Obtaining international funding can be a key growth step for many small business owners. It can mean reaching the next level of your business by expanding into foreign markets, diversifying your funding or collaborating with a wider range of investors.
Despite the positives of overseas funding, there are a few significant risks you should be aware of before you start your financing journey. For example, working with foreign investors can make your business susceptible to idea theft, which can land you in a costly international patent dispute. Here’s what to know for a successful funding experience with overseas investors.
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Overseas funding, also known as international funding, foreign assistance or overseas financing, is when a business seeks funding sources from outside its country of residence.
“Companies may seek overseas funding for a number of reasons,” said Devin Miller, founder of Miller IP Law. Miller cited “the foreign country being a main market for their product, the country having investors with expertise in the area the company is developing a product [and] the company having a working relationship with a foreign investor” as examples.
Funding is often a make-or-break factor in a small business’s success, with CB Insights reporting approximately 38 percent of startups fail because they run out of money. The process to apply for funding is complicated, especially in the United States. There are many strict regulations and requirements from financial institutions that make it difficult for small companies to receive adequate funding. As such, global funding has proven to be a popular and generally successful option, with foreign companies having invested $6.49 trillion in American companies, according to data from the U.S. Bureau of Economic Analysis.
Despite its popularity, small businesses must enter the world of international investing with caution. Idea theft, or copycatting, is a common issue for startups seeking funding both internationally and domestically.
“Typically, when a company is seeking an investment from any investor, be it foreign or domestic, the company must divulge details regarding its product,” said Miller. “Because the company must divulge this information, it opens up the company to be copycatted by the investor.”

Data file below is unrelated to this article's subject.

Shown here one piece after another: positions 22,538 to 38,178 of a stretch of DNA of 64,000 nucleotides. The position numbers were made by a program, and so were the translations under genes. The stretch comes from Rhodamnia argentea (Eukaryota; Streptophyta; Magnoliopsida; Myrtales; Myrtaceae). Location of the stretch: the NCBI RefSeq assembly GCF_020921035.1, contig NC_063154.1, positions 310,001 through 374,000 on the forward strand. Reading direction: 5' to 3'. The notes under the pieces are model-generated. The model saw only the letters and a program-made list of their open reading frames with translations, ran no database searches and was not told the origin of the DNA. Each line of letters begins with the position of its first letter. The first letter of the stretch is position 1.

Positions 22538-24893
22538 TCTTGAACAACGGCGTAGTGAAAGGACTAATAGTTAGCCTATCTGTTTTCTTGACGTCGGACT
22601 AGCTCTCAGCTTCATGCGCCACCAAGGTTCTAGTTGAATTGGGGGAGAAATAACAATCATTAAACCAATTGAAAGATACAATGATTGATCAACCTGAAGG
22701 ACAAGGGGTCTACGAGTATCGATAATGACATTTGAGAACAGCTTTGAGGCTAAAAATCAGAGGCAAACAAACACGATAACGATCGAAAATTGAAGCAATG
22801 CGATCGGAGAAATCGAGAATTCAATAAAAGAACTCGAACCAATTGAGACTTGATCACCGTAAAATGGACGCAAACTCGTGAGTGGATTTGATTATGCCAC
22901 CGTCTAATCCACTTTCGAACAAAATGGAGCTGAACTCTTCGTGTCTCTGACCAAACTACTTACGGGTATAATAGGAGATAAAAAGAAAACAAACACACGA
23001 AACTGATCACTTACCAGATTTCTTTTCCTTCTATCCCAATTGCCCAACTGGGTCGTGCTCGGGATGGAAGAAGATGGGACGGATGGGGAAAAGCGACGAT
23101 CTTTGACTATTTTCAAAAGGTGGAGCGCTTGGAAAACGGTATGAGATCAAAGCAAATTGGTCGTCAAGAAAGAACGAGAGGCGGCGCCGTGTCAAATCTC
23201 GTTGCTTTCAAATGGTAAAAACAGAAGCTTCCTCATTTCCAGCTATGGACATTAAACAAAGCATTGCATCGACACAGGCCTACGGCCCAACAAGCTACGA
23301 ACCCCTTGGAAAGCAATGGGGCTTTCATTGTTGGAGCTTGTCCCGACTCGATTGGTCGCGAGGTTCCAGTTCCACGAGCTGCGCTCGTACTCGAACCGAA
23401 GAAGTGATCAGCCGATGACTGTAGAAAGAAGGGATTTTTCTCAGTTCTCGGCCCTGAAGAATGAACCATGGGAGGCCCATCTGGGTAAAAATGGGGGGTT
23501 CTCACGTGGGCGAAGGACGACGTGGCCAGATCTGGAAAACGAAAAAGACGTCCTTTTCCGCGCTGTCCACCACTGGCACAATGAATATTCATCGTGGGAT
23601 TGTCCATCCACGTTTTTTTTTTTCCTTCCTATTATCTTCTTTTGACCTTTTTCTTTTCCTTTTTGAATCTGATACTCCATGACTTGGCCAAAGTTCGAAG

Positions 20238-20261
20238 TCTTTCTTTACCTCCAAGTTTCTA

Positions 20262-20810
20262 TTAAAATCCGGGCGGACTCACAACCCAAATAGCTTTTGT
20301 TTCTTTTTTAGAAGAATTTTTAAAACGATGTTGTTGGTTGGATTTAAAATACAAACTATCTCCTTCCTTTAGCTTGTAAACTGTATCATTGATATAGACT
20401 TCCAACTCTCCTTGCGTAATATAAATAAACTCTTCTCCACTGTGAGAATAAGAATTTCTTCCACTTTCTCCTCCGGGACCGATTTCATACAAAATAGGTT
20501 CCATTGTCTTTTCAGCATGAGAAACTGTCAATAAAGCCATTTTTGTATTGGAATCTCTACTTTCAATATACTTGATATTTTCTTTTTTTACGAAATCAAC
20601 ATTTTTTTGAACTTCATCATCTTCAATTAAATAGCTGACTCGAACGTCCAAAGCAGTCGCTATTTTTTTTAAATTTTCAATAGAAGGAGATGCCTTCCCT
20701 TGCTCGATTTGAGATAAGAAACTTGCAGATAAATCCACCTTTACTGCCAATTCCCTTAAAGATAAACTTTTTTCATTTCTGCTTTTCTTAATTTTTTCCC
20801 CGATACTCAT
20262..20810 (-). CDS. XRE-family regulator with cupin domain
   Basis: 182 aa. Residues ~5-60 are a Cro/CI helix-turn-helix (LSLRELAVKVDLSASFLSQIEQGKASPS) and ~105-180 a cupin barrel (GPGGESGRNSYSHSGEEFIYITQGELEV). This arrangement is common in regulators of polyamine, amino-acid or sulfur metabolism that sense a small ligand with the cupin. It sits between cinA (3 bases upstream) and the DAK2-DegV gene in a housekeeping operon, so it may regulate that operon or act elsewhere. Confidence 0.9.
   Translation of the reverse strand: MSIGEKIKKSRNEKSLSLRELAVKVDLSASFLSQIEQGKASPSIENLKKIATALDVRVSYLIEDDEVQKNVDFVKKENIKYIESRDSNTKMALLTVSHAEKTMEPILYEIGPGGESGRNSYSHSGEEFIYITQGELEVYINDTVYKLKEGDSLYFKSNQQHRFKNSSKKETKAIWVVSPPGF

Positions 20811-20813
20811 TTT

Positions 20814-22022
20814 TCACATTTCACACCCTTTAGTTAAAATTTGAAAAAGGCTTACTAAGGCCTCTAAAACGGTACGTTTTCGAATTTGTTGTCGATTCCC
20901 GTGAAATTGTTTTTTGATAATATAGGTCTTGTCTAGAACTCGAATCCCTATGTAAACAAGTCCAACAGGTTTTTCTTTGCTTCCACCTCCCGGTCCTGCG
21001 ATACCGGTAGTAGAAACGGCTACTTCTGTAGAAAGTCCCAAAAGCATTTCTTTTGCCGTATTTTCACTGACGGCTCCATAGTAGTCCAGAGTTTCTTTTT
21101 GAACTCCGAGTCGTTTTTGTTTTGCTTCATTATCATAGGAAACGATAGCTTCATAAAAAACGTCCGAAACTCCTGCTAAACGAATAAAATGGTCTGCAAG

Miller said the major risk with overseas funding is that when the investor is located in another country, your legal options under foreign policies may be more complicated or different from what they would be if the investor were located in the United States. That can limit your ability to protect your product from copycatting.
You should also be wary of finder’s fees and costs. When seeking international investors, it’s common for a business to use a “finder,” someone who helps it locate potential investors willing to provide a loan. It is customary in the U.S. for finders to impose a fee of less than 10 percent on their clients, usually employing the Lehman Formula to determine the amount. However, in foreign countries, the customs or expected rates may be different, so you should be vigilant that the finder is not imposing an exorbitant fee, such as one exceeding 10 percent.
Idea theft, a lack of legal recourse, and exorbitant finder’s fees and costs are the risks of soliciting overseas funding.
If you’re determined to seek international investors, there are a few precautions you should take to avoid having your business idea stolen.
“The best way for companies to protect themselves is to do their homework on the foreign investors,” said Miller. “Determine if the investor has invested before, and if they have, talk with the previous company they invested in. Getting to know the investor and their reputation is one of the best ways to avoid a copycat taking your product.”
Additionally, business owners should follow these best practices:
The most important aspect of finding international investors is establishing your company as a sound and smart investment, and this takes time and careful planning. You must prove to investors that your company is both worth investing in and a safe option that won’t cost them money.
Here are the steps you should take to find an international investor:
An angel investor can help fund your business in exchange for equity. If you’re interested in overseas funding, check out the European Business Angels Network, which offers training, networking and pitching opportunities for entrepreneurs.
If you’ve struggled to find domestic funding sources, overseas funding is a fair but risky alternative. Consider the potential of idea theft and the potential lack of recourse available to you in other countries before soliciting international investors. If you still feel good about using foreign funding, then go for it. And if not, you can always take advantage of the best business loans available stateside.
Max Freedman contributed to this article. Source interview was conducted for a previous version of this article.